Fourier ptychography

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Fourier ptychography is a computational imaging technique based on optical microscopy that consists in the synthesis of a wider numerical aperture from a set of full-field images acquired at various coherent illumination angles,[1] resulting in increased resolution compared to a conventional microscope.

Each image is acquired under the illumination a coherent light source at various angles of incidence (typically from an array of LEDs); the acquired image set is then combined using an iterative phase retrieval algorithm into a final high-resolution image that can contain up to a billion pixels (a gigapixel) with diffraction-limited resolution, resulting in a high space-bandwidth product.

Fourier ptychography reconstructs the complex image of the object (with quantitative phase information), but contrary to holography, it is a non-interferometric imaging technique and thus often easier to implement.

The name "ptychography" comes form the ancient Greek word πτυχή ("to fold", also found in the word triptych), because the technique is based on multiple "views" of the object.

Image reconstruction algorithms[edit]

The image reconstruction algorithms are based on iterative phase retrieval,[2] either related to the Gerchberg–Saxton algorithm or based on convex relaxation methods.[3] Variants of these algorithms allow for simultaneous reconstruction of the pupil function of an optical system,[4] allowing for the correction of the aberrations of the microscope objective, and diffraction tomography[5] which permits the 3D reconstruction of thin sample objects without requiring the angular sample scanning needed for CT scans.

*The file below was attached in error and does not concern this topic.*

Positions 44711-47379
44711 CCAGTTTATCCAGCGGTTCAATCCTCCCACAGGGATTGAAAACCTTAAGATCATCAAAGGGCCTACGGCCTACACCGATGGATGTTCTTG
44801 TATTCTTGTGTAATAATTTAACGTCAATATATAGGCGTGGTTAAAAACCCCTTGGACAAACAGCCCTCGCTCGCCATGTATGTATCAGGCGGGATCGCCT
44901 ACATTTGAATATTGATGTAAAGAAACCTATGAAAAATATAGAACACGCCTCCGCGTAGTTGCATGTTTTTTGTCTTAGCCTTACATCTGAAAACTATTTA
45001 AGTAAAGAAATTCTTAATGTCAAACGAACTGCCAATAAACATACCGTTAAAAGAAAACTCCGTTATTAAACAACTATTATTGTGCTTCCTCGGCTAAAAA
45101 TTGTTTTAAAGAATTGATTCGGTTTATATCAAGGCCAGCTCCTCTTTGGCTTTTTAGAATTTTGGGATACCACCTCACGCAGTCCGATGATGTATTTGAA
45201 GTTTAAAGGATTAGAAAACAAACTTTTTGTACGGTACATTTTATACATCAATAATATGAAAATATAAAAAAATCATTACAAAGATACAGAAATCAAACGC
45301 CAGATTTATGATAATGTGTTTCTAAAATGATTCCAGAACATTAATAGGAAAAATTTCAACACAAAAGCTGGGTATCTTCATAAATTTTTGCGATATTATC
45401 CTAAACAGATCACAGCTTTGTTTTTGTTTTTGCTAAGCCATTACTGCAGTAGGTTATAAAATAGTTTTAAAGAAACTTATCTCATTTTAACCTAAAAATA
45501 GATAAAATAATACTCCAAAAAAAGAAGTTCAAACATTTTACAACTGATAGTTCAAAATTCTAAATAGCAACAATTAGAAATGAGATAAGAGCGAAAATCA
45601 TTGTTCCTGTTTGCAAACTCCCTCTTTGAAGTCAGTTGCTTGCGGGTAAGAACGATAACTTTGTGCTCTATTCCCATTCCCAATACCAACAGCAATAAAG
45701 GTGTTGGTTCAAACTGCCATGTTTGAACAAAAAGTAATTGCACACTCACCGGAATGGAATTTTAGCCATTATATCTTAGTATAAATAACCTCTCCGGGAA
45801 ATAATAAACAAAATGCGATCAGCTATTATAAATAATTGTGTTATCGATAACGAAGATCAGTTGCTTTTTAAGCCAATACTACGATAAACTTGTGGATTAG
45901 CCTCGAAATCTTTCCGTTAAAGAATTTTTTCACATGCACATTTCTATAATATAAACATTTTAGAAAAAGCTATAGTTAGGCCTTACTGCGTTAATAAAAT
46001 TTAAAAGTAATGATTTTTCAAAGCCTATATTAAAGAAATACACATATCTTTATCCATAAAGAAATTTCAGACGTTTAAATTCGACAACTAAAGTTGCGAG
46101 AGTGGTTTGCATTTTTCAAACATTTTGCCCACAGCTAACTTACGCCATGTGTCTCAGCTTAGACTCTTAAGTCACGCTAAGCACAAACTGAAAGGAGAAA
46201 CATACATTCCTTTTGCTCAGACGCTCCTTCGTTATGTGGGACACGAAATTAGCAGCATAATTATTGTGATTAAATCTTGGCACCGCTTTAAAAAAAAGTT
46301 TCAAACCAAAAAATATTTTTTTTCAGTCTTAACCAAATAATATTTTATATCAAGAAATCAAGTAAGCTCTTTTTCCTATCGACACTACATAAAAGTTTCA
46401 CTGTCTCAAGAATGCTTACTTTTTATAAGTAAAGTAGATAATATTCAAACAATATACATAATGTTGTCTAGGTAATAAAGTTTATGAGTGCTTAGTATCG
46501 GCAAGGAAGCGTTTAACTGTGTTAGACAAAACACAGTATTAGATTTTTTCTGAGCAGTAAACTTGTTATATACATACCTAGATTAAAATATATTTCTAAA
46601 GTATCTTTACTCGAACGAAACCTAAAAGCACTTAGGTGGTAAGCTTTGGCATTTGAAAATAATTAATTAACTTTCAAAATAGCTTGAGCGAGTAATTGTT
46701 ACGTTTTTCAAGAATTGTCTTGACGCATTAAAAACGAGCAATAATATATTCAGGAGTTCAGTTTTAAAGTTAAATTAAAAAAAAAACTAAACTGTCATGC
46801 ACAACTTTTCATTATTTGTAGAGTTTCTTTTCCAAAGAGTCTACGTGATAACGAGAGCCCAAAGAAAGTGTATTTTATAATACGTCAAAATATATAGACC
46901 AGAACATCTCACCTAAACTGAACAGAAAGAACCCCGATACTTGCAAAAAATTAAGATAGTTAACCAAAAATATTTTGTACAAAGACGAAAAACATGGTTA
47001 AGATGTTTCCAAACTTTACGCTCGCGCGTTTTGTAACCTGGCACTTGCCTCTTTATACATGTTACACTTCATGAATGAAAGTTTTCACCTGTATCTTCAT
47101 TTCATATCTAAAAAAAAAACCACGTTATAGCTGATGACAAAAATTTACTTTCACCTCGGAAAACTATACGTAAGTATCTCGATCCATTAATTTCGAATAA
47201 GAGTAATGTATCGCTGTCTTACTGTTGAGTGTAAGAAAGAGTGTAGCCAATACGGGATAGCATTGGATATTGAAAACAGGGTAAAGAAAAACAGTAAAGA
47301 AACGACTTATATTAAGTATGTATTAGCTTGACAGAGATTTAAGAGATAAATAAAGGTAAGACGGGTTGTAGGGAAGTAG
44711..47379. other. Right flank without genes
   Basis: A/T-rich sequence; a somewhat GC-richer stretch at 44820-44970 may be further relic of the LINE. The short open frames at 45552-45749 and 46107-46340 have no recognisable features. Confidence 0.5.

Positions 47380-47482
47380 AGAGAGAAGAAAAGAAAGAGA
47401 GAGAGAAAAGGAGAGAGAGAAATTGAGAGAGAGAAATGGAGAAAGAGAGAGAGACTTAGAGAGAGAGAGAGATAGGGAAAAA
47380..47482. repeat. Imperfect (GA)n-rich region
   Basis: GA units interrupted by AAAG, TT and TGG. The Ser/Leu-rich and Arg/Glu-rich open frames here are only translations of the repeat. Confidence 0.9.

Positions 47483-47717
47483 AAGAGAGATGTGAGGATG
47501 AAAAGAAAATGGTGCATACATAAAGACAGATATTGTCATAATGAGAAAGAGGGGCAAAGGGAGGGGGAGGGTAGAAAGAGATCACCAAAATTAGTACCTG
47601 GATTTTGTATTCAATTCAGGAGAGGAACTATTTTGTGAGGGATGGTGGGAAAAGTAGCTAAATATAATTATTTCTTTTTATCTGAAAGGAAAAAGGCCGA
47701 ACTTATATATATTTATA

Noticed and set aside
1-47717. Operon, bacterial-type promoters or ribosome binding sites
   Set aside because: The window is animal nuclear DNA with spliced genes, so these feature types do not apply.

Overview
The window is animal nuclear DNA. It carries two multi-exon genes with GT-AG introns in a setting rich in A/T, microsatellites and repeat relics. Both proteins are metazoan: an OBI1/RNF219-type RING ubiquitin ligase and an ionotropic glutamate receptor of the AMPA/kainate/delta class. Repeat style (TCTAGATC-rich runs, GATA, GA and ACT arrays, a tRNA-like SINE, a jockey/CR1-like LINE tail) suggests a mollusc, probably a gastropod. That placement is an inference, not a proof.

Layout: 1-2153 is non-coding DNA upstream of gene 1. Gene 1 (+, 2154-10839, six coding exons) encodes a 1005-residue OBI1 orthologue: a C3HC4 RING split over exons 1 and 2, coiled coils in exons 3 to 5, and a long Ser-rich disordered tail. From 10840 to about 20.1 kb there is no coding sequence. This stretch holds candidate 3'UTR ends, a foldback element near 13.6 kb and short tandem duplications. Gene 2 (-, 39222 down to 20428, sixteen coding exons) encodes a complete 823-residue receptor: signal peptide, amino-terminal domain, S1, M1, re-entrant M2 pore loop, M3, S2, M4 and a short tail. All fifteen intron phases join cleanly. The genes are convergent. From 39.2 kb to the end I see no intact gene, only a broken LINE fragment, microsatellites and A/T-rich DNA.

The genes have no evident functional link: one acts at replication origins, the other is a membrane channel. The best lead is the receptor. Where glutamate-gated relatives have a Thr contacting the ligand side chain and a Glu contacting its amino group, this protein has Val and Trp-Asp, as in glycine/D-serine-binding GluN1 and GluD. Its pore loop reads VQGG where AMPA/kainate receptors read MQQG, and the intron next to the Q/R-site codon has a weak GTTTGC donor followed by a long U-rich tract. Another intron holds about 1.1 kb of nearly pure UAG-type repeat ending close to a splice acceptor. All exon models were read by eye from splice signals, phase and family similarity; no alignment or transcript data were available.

Advantages of Fourier ptychography[edit]

Fourier ptychography can be easily implemented on a conventional optical microscope by replacing the illumination source by an array of LED and improve the optical resolution by a factor 2 (with only bright-field illumination) or more (when including dark-field images to the reconstruction.)

A major advantage of Fourier ptychography is the ability to use a microscope objective with a lower numerical aperture without sacrificing the resolution. The use of a lower numerical aperture allows for larger field of view, larger depth of focus, and larger working distance. Moreover, it enables effective numerical aperture larger than 1 without resorting to oil immersion.[6]

Relation to ptychography[edit]

Contrary to Fourier ptychography, (conventional) ptychography swaps the role of the focus element, from an objective to become a condenser, and relies on the acquisition of diffractograms with illumination position diversity. However, the two techniques are both based on the determination of the angular spectrum of the object through a phase retrieval procedure ,[7] and inherently reconstruct the same information. Therefore, Fourier ptychography and conventional ptychography provides a bridge between coherent diffraction imaging and full-field microscopy.

See also[edit]

References[edit]

  1. ^ G. Zheng, R. Horstmeyer and C. Yang (2013). "Wide-field, high-resolution Fourier ptychographic microscopy". Nature Photonics. 7 (9): 739–745. arXiv:1405.0226Freely accessible. Bibcode:2013NaPho...7..739Z. doi:10.1038/nphoton.2013.187. 
  2. ^ Yeh et al.,"Experimental robustness of Fourier ptychography phase retrieval algorithms" Optics Express 23, 26 (2015)
  3. ^ Horstmeyer et al. "Solving ptychography with a convex relaxation" New Journal of Physics 17, 053044 (2015)
  4. ^ Ou et al."Embedded pupil function recovery for Fourier ptychographic microscopy", Optics Express 22, 5 (2015)
  5. ^ Horstmeyer et al.,"Diffraction tomography with Fourier ptychography", Optica 3, 8 (2016)
  6. ^ Ou et al., "High numerical aperture Fourier ptychography: principle, implementation and characterization"Optics Express 23, 3 (2015)
  7. ^ Horstmeyer et al., A phase space model of Fourier ptychographic microscopy Roarke Optics Express 22, 1 (2014)